Crown prosecutor Benoit Robert said he will analyze the decision before deciding whether to appeal.

Giuseppe Valiante, The Canadian Press

Like us on Facebook and follow us on Twitter.

Get local stories you won't find anywhere else right to your inbox.
Sign up here

Just Posted

,,
Abbotsford’s Run For Water transforms into Upstream Challenge for 2021

Throughout the month of May participants can take on a number of different activities in the Valley

Commercial trucks head south towards the Pacific Highway border crossing Wednesday (April 14, 2021). The union representing Canadian border officers wants its members to be included on the frontline priority list for the COVID-19 vaccine. (Aaron Hinks photo)
CBSA officers’ union calls for vaccine priority in B.C.

Border officers at ports including South Surrey’s Pacific Highway should ‘not be left behind’

Cannabis plants visible under bright lights inside a large facility at Shxwha:y Village on July 6, 2018. The reserve was home to the licensed producer for Indigenous Bloom, which opened up a dispensary on the Kwaw-Kwaw-Apilt reserve. On April 12, 2021, Shxwha:y announced Health Canada approval for a licensed production facility at the village. (Paul Henderson/ Chilliwack Progress file)
Chilliwack’s Shxwha:y First Nation approved for cannabis cultivation and processing facility

It will be the first majority-owned Indigenous on-reserve licensed facility in Western Canada

The Fraser Valley Bandits chose Brandon University’s Anthony Tsegakele in the first round of the 2021 CEBL Draft. (Submitted)
Fraser Valley Bandits reveal 2021 CEBL Draft choices

Abbotsford-based club selects Quebec’s Anthony Tsegakele in first round

Demonstrators at the legislature on April 14 called on the province to decriminalize drug possession and provide widespread access to regulated safe supply across B.C. (Jake Romphf/News Staff)
Rally calls for decriminalization, safe supply on 5th anniversary of overdose emergency declaration

From 2016 to the end of February, 7,072 British Columbians died due to overdose

Surrey RCMP are seeking the public's help to locate three puppies stolen from a South Surrey home on April 10. (Surrey RCMP photos)
UPDATE: 1 of 3 puppies stolen from South Surrey returned to owner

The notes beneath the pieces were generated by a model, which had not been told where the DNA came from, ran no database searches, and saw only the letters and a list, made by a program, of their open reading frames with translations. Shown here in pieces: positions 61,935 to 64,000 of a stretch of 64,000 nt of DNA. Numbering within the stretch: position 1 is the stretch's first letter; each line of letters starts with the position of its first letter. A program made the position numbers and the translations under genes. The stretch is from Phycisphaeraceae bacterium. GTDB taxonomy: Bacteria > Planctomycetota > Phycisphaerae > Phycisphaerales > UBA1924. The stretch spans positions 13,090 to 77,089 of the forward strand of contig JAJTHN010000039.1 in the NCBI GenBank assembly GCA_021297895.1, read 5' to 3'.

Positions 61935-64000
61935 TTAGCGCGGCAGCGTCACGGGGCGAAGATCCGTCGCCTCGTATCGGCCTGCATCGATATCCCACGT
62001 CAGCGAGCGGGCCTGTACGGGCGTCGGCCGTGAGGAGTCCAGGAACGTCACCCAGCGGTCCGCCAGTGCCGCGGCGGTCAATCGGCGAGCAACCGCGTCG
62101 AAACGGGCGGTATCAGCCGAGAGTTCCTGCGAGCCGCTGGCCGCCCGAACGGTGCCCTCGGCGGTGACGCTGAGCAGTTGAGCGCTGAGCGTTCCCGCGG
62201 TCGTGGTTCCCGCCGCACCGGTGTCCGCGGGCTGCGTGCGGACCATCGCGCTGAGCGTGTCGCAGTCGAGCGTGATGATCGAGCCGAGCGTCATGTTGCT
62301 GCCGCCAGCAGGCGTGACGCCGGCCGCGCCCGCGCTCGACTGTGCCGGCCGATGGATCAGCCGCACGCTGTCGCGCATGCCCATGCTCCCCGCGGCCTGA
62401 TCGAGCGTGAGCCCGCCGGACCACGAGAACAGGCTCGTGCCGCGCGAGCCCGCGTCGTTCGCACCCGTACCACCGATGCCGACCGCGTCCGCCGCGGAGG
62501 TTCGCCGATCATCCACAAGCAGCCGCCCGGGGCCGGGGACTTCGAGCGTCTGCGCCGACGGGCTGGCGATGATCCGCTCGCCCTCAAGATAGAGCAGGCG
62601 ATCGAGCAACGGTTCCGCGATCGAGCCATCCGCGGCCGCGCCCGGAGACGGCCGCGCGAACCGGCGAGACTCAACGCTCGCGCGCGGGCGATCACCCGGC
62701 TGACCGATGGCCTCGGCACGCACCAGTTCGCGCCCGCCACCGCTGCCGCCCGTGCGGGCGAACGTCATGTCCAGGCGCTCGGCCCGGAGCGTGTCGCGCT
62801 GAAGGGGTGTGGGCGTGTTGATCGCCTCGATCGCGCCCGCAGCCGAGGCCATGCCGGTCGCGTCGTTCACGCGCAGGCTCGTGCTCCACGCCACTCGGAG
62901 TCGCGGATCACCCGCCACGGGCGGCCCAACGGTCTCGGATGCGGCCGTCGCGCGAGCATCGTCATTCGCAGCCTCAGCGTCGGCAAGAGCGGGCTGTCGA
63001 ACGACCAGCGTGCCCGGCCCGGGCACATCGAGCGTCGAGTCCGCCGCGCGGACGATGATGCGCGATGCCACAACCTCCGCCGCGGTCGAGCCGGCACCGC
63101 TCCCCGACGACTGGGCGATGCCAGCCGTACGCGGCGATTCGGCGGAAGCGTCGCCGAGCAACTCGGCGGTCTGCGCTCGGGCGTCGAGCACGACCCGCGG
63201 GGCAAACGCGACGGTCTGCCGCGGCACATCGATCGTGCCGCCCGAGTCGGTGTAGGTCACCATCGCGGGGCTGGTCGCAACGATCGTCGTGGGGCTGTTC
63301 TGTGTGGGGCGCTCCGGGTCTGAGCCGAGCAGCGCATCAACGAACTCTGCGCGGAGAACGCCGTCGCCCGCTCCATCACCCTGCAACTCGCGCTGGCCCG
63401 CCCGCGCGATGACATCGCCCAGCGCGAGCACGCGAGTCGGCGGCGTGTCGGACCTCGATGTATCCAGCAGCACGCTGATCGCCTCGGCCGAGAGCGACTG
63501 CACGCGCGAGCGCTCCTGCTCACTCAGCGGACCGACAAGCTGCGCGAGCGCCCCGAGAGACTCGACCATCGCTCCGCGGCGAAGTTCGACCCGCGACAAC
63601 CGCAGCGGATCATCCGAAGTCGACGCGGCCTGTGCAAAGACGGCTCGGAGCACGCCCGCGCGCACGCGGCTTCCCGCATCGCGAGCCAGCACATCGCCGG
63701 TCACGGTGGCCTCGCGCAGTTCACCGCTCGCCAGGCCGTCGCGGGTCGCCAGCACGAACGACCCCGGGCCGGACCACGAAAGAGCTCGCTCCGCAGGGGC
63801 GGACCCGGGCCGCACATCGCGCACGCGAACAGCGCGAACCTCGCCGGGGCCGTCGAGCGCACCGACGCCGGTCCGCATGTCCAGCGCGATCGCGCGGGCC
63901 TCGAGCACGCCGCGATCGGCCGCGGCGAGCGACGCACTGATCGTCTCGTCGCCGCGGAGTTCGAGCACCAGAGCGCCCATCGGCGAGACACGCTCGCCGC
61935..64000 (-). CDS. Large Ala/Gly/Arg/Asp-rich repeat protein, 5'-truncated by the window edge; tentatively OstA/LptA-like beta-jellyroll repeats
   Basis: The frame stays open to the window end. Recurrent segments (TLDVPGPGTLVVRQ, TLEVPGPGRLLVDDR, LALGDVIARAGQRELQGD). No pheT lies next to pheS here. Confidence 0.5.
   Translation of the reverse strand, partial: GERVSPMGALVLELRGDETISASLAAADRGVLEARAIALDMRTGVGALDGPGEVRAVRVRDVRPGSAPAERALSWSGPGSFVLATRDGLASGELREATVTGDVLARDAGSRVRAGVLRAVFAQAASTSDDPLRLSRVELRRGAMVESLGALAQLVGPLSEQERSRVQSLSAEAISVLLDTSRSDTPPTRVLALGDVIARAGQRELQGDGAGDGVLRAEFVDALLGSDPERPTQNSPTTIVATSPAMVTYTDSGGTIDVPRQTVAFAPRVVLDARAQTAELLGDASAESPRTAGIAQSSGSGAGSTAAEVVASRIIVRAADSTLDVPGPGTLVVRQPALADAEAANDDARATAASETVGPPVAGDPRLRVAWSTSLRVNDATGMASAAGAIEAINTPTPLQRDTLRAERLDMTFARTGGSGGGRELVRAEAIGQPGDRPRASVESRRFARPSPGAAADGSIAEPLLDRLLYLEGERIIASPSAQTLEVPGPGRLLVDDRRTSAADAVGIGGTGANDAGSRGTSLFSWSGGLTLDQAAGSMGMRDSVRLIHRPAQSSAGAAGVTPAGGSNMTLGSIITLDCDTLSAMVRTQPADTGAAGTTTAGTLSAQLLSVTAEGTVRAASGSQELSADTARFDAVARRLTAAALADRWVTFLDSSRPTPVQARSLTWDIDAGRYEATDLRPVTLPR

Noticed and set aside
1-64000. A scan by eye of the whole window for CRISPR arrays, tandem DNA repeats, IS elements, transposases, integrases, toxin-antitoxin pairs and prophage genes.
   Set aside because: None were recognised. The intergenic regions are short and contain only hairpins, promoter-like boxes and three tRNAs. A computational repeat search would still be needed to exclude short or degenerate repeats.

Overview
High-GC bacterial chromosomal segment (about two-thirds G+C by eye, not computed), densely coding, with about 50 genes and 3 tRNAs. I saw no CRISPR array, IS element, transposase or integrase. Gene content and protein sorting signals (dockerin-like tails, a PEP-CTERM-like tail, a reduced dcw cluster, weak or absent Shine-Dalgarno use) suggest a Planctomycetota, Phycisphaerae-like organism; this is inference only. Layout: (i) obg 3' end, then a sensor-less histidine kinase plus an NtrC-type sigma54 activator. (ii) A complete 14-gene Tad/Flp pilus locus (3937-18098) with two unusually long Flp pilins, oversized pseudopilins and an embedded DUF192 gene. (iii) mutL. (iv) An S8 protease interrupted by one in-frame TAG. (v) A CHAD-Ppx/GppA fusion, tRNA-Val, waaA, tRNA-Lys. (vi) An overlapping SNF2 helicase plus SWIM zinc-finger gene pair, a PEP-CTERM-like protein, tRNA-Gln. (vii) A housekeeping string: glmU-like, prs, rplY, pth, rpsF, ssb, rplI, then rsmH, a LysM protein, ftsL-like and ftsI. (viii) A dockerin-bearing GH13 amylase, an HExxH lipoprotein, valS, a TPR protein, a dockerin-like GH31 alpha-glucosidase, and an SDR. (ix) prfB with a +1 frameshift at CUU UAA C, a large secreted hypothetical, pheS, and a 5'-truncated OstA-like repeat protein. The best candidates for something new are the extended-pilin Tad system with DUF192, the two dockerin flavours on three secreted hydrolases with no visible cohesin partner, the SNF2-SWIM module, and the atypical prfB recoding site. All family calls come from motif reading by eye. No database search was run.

American Bulldog puppy recovered after being sold at Mission car show

Two women walk past ‘The Meeting’ sculptures in White Rock’s Miramar Plaza Wednesday afternoon. (Aaron Hinks photo)
New public art in White Rock faces criticism as the ‘two Michaels’ remain in China’s custody

‘I would encourage people to go out and enjoy it’ said Vancouver Biennale founder

(Government of Canada)
Liberal MP caught stark naked during House of Commons video conference

William Amos, in Quebec, appeared on the screens of his fellow members of Parliament completely naked

Provincial health officer Dr. Bonnie Henry updates B.C.’s COVID-19 situation at the B.C. legislature, Feb. 1, 2020. (B.C. government)
B.C.’s COVID-19 case count jumps to 1,168 Wednesday, nearly 400 in hospital

Now 120 coronavirus patients in intensive care, six more deaths

Moss covered branches are seen in the Avatar Old Growth Forest near Port Renfrew on Vancouver Island, B.C. Thursday, Sept. 29, 2011. THE CANADIAN PRESS/Jonathan Hayward
B.C. blockades aimed at protecting old-growth forests reveal First Nation split

Two Pacheedaht chiefs say they’re ‘concerned about the increasing polarization over forestry activities’ in the territory

Everett Cummings in a tribute video posted to dignitymemorial.com.
Mechanic’s death at Fraser Surrey Docks leads to $200K fine for company, union says

Photos of rally outside Surrey court posted on ILWU’s ‘Kill A Worker Go To Jail’ Facebook page

Cannabis bought in British Columbia (Ashley Wadhwani/Black Press Media)
Is it time to start thinking about greener ways to package cannabis?

Packaging suppliers are still figuring eco-friendly and affordable packaging options that fit the mandates of Cannabis Regulations

Most Read